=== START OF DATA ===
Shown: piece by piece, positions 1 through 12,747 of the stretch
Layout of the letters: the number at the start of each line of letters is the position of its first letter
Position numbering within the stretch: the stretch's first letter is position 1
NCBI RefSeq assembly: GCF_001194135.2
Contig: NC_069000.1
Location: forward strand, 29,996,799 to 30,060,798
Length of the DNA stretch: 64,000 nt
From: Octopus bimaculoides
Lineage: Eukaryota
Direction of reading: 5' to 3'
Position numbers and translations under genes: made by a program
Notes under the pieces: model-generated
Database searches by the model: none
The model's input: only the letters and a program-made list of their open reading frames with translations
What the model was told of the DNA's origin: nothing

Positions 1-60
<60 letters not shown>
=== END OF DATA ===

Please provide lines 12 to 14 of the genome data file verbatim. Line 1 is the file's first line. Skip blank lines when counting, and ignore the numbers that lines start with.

Notes under the pieces: model-generated
Database searches by the model: none
The model's input: only the letters and a program-made list of their open reading frames with translations